Faculty Research You Can Use: Making Collaboration Work

As we have watched and listened to the news from Japan for the last few weeks, our hearts go out to the people and we marvel at their perseverance in the face of such tremendous challenges. We also are clearly reminded of our professional obligations to do our part in preparing for such events in our backyards.

A recent article published by Public Administration faculty member Chris Silvia is directly relevant to this need. Since natural and man-made disasters rarely occur within a single jurisdiction and the ability of any one organization to effectively respond by itself is frequently exceeded, a collaborative approach to emergency management can best address the resulting needs.

But organizations cannot wait until the moment of crisis to establish these collaborative relationships. Effective collaboration requires that the collaborative partners have the time and opportunity to:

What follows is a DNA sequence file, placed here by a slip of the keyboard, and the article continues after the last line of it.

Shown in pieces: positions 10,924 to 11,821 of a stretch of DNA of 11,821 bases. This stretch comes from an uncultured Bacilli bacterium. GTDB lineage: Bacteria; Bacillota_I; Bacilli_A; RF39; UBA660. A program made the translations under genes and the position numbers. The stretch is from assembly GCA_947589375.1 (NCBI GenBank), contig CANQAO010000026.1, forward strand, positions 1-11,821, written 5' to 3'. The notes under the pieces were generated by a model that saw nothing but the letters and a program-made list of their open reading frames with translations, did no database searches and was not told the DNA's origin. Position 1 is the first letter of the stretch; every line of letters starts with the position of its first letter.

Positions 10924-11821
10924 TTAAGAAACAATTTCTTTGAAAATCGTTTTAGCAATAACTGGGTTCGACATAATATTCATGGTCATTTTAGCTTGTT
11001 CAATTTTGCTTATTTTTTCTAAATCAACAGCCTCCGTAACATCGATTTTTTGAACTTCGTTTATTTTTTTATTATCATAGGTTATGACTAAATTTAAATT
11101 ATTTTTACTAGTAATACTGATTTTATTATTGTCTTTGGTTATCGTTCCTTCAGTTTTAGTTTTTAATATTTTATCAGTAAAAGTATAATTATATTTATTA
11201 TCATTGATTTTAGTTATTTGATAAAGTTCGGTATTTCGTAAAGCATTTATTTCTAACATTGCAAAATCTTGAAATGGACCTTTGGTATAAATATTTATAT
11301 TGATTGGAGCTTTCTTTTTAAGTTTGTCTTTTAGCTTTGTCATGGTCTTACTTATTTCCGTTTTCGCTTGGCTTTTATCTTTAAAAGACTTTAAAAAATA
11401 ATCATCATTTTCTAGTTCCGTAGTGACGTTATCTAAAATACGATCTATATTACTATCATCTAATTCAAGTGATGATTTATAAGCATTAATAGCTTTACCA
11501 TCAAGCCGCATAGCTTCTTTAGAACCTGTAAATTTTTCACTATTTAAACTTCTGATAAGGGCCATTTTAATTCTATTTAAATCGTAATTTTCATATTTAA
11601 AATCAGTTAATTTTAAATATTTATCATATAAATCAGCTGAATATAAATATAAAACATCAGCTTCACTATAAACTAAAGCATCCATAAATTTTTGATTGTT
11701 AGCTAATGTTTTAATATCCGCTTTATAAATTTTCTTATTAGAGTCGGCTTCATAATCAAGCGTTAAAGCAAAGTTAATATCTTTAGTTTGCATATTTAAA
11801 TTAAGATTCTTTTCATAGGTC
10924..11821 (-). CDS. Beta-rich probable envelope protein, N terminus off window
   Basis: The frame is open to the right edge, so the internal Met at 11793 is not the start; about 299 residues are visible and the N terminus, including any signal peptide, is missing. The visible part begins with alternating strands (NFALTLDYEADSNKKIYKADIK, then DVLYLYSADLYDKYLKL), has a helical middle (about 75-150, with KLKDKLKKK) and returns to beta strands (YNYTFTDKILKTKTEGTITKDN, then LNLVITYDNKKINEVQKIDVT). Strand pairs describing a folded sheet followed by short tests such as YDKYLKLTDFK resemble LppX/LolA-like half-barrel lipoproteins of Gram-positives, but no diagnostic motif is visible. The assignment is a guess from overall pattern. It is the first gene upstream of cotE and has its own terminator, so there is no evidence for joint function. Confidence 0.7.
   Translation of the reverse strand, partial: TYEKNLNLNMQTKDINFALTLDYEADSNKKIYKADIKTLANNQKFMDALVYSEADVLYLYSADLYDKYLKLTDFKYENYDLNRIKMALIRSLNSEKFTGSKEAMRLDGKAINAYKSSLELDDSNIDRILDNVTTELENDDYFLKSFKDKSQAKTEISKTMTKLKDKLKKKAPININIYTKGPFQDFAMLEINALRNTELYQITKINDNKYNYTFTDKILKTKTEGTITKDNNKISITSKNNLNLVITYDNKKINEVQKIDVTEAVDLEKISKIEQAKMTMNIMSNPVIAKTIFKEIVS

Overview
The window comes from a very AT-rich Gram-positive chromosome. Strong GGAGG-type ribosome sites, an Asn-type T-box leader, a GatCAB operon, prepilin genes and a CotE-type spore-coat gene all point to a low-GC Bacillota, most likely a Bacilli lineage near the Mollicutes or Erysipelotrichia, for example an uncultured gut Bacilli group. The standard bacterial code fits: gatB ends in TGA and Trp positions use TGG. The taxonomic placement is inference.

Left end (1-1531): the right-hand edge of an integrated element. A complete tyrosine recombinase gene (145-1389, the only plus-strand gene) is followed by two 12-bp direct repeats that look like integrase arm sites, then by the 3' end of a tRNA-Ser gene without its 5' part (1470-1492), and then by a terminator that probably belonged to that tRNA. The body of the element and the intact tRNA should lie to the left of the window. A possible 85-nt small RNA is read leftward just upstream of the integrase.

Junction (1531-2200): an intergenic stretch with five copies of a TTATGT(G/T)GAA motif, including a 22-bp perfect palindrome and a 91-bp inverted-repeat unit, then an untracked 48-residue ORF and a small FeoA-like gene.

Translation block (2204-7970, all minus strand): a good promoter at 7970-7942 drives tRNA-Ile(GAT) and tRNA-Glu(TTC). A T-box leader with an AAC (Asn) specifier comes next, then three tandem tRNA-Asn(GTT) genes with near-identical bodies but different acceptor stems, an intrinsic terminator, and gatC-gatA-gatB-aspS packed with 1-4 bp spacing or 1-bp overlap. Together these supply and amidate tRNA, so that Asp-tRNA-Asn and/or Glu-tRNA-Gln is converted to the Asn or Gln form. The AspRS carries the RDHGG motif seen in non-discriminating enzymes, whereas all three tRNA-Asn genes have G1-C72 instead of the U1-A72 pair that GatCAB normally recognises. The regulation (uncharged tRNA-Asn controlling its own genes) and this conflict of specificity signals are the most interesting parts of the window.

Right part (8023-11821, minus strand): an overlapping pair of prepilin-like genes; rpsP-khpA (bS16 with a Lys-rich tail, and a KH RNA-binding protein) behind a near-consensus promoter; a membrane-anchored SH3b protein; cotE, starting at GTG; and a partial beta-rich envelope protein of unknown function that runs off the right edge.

• see that their ability to achieve their individual goals and mission can be enhanced through teamwork,
• build a shared understanding of the resources that each partner brings to the table,
• establish a shared vision for their work together,
• engender the support of stakeholders, and
• build trusting relationships.

To read more about this research, see Chris Silvia. 2011. Collaborative Governance Concepts for Successful Network Leadership. State and Local Government Review 43 (1): 66-71.